In Commonwealth v. Wallace, 2014 WL 3579692 (7/21/14), the Pennsylvania Supreme Court limited the availability of expungements. An inmate with 12 arrests between 1988 and 1992, numerous other arrests, and a 14 page criminal record with a total of 228 charges, sought an expungement for approximately 150 of these charges. The expungement petitions were denied, with the trial court reasoning that the records should be kept because of Wallace’s current incarceration; Wallace would not gain much by having things expunged because his record would still be so long, and the courts may find the information useful if he was to commit another offense while in prison or while on parole.
On appeal, the Pennsylvania Supreme Court held that inmates in Pennsylvania do not have a due process right to expungements while they are still incarcerated. They reiterated, however, that it is still a due process right for non-inmates to be able to submit an expungement petition. While the Supreme Court agreed with the trial court that an expungement should not be granted to Wallace, it seemed to rely heavily on the unique facts of the case. The Court recognized that not only was Wallace currently incarcerated, his extremely long record meant that he had, as a practical matter, not much to gain. The Court did say that part of the reason for holding that there is not a due process right for inmates to seek expungements is they are frequently incercerated in different states; Wallace, for example, is currently incarcerated in New York, and it would be a burden on prison resources to transport him to Pennsylvania for an expungement hearing.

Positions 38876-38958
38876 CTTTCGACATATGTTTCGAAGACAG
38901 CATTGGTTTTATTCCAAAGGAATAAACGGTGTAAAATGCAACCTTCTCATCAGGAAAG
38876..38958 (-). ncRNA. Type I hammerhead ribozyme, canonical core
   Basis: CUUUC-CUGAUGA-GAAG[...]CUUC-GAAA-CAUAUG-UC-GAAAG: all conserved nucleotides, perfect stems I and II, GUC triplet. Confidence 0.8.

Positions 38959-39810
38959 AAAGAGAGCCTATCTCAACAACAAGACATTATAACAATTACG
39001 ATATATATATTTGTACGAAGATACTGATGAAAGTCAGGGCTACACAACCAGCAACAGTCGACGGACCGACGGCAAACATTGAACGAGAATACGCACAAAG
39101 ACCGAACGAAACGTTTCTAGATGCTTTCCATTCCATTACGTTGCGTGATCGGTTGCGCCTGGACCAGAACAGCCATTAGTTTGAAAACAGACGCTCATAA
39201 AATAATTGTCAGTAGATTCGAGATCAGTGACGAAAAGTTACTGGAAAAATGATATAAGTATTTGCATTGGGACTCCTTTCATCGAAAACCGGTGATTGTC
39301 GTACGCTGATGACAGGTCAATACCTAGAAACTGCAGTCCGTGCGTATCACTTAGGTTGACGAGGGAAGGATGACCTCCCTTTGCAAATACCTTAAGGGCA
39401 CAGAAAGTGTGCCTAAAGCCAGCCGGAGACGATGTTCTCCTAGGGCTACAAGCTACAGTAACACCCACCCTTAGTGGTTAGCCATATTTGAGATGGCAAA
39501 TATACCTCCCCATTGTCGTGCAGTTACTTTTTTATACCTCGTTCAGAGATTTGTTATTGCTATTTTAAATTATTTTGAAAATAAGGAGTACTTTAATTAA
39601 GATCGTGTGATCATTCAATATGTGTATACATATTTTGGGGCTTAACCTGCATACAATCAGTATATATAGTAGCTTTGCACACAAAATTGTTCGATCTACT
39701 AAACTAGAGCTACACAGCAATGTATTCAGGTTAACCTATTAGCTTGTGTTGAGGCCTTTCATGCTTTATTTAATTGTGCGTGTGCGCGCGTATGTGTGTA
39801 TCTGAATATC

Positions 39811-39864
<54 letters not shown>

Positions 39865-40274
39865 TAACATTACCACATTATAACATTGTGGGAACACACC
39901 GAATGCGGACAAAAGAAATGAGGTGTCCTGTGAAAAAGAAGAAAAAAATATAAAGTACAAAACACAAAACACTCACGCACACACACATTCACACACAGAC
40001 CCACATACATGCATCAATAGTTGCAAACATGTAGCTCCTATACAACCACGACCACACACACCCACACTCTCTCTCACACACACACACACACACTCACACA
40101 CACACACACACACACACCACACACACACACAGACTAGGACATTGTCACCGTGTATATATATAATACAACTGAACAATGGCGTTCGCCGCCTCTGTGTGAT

Ultimately, while this ruling does limit the availability of expungements in Pennsylvania, it is a very limited holding. Anyone who is currently incarcerated and considering applying for expungement might consider waiting until release to do so. If you or anyone you know is interested in expunging your criminal record, please contact an attorney at Fairlie & Lippy.